ContractsProf Blog

Editor: Myanna Dellinger
University of South Dakota School of Law

Saturday, October 1, 2005

Contracts Prof Weekly Spotlight: Meredith Miller

This week we inaugurate a new feature on Contracts Prof Blog: a weekly profile of a contracts professor.   Each Saturday, ContractsProf Blog shines the spotlight on one of the hundreds of contracts teachers in America's law schools.  We hope to help you get to know your colleagues better by bringing you the many individual stories of scholarly achievements, teaching innovations, public service, and career moves within the contracts teaching community. Please email me here suggestions for future Contracts Prof Profiles.

Over the next weeks, we'd like to focus a series of profiles on folks beginning their careers this year, so if you are, or know someone who is, a new contracts teacher, email me (Carol Chomsky) here to be included in this series.

We'll begin by introducing some of the AALS Contracts Section officers and ContractsProf bloggers. This week, we focus on Meredith Miller, contributing editor to the Blog.

Spotlight_2_6 Meredith Miller (Temple University Law School)

Union College, B.A.
Brooklyn Law School, J.D.
Temple University Law School, LLM in Legal Education (expected May ‘06)

Meredithmiller_4 As an undergraduate at Union College (in fabulous Schenectady, New York), I studied Art and English, with a focus in printmaking and poetry.  I love to go fishing, skiing, biking and for ambling walks in urban areas with my dog Milton (a mutt of highly speculative origin).  I collect Polaroid cameras, pictures of the Brooklyn Bridge and LP records, and I am fascinated with Vespa scooters (though I do not presently own one).  Once in a while, I try my hand at cooking and home repairs, with very mixed results.  Living in Philadelphia for a little over a year now, I have a newfound interest in football, though, admittedly, many of the rules of the game elude me.  The one thing I can say I don’t dabble in is music – the only thing I can play is the radio.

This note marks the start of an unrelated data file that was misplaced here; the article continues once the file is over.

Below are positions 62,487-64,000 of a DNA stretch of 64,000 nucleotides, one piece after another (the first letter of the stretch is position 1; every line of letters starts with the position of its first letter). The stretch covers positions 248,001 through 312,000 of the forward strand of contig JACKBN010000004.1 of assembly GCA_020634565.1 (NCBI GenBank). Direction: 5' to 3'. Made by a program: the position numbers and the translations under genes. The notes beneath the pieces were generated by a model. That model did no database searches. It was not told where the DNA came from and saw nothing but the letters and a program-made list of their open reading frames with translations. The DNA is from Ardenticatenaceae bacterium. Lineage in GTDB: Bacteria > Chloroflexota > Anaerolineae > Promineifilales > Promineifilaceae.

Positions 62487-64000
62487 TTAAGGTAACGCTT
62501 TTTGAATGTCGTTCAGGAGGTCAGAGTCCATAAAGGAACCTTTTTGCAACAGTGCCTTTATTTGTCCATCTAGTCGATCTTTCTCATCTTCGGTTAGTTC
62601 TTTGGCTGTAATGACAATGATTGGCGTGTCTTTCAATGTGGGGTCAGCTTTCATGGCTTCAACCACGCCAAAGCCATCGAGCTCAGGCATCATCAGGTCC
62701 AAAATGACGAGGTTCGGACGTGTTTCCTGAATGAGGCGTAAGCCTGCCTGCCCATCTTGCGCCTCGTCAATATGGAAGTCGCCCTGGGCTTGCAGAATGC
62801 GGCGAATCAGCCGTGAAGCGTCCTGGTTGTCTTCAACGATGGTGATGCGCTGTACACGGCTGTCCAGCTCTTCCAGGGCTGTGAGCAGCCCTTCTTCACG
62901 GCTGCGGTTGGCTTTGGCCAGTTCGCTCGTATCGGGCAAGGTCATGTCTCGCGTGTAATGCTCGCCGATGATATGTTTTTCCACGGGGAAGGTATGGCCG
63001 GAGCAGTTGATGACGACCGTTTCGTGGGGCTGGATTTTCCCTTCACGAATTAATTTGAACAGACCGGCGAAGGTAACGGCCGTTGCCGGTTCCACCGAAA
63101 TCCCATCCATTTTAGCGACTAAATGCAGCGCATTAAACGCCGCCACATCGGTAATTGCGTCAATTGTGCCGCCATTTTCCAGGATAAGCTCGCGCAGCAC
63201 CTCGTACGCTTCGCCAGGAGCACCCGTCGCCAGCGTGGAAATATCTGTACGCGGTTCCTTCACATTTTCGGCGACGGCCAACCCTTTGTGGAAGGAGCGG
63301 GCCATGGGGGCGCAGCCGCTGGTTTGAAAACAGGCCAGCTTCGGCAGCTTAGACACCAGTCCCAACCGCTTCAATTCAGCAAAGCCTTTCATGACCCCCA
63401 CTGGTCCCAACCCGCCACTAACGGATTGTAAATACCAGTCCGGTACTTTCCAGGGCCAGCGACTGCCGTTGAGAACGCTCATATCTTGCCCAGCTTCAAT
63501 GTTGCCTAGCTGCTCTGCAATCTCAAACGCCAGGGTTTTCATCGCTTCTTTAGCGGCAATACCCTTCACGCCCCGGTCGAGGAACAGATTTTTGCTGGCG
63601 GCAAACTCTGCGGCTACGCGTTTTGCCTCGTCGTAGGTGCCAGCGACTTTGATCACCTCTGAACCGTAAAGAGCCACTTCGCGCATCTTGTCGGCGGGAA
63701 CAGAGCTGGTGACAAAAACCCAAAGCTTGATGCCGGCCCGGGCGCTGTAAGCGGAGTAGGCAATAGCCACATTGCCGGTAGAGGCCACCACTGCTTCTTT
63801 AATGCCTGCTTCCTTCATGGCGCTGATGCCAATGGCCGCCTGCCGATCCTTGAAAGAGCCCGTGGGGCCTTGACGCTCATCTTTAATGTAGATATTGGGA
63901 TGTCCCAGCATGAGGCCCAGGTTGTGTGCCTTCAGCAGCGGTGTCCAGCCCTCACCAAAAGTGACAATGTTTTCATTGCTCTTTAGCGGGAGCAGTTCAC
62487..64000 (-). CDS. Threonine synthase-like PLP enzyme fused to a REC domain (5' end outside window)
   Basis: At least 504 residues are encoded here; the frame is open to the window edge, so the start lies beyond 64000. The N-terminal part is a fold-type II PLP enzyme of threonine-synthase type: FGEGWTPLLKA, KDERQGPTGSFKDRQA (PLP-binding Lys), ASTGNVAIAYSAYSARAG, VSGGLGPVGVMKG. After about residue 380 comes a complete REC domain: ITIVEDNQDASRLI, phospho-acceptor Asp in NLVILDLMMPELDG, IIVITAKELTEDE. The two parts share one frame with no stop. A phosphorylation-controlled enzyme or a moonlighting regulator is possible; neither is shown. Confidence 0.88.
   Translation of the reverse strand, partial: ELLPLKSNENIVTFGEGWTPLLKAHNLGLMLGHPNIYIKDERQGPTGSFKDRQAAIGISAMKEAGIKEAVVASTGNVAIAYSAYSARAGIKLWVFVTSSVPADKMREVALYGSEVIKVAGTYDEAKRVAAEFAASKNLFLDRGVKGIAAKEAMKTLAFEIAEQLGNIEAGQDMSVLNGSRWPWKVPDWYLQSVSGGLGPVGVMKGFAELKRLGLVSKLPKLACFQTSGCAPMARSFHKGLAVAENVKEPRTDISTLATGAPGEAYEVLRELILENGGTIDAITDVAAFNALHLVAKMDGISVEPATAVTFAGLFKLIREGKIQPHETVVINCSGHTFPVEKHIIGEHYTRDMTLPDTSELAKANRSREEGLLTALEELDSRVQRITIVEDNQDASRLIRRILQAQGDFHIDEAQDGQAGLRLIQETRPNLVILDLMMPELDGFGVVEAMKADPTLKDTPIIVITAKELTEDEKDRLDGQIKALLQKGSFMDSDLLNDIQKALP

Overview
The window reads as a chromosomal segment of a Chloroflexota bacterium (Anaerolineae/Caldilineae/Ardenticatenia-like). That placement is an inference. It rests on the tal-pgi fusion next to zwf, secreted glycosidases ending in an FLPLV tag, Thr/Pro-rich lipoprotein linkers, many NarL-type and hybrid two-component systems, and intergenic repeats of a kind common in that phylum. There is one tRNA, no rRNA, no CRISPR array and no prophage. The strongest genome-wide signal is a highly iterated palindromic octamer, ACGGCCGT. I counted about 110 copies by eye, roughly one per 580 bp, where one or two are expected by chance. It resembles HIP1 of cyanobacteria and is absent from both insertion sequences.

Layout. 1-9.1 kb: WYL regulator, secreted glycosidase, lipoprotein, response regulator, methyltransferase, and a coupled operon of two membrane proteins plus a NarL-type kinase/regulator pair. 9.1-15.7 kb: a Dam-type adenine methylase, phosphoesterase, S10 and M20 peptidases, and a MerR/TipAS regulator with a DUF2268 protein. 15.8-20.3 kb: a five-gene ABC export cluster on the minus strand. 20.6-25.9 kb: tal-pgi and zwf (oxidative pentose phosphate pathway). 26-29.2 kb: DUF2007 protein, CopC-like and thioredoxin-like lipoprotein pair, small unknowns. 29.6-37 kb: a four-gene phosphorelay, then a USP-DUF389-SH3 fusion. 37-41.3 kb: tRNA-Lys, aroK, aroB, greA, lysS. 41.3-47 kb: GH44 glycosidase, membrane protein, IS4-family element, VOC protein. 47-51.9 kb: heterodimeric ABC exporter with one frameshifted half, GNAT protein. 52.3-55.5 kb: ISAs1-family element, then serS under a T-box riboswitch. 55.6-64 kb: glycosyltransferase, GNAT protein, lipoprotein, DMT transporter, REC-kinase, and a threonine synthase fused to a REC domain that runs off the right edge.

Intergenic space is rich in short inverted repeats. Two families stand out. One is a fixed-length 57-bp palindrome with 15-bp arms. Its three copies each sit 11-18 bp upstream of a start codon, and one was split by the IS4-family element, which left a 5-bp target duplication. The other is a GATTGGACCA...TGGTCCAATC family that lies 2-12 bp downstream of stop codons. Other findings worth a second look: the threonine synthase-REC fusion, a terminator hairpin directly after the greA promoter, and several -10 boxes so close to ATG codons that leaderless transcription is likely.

With such a diverse range of interests, it seems natural that I am drawn to the study of contract law – because contract law is everywhere.  It is present in so many of our human interactions, whether we are acting as businesspeople, employees, consumers, ebay resellers or family members in a bet.  I enjoy teaching contract law because the casebooks have the most captivating stories – hairy hands, botched nose jobs, broiler chickens, carbolic smoke balls and family promises gone sour.  Really, contract law has it all. 

Presently, I am an Abraham L. Freedman Fellow and Lecturer at Temple University School of Law.  In the first year of my fellowship, I had the pleasure of collaborating with Eleanor Myers in her Contracts class.  During the class on economic duress, the students had many good, unanswerable questions about Austin v. Loral, and it drove me to spend my summer thinking about the case and the doctrine.  I was also interested in the history of the case because it is a New York Court of Appeals decision, and I served on the Court’s Central Staff from 2000-2002. 

The end result of my studies is an article I recently completed, titled “Austin v. Loral: A Study in Economic Duress, Contract Modification and Framing.”  The article essentially does three things: (1) it reconstructs and retells the story of Austin v. Loral by referencing the trial testimony and placing the case in the historical context of the conflict in Vietnam; (2) it connects the parties’ arguments to theories of cognitive linguists concerning “framing” and (3) it uses the reconstructed story, and the themes that emerge, to explore revisions to the doctrine of economic duress in the context of contract modifications by business entities.  It will appear in the Hastings Business Law Journal in spring 2006.  As you might have guessed, the article is currently being optioned for a feature length film.

As a scholar, I am particularly interested in the intersection of employment, corporate and contract law.  I am also intrigued by all the ways the Internet has changed how we conduct business.

This semester, I am collaborating with Amy Boss in her E-Commerce seminar and surveying “the market” for a tenure-track teaching position.  Drawing on my experience as a litigation associate at Proskauer Rose LLP, next semester I will teach Civil Procedure II.  While procedure is also interesting to me, the stories in the casebooks are just not as captivating.

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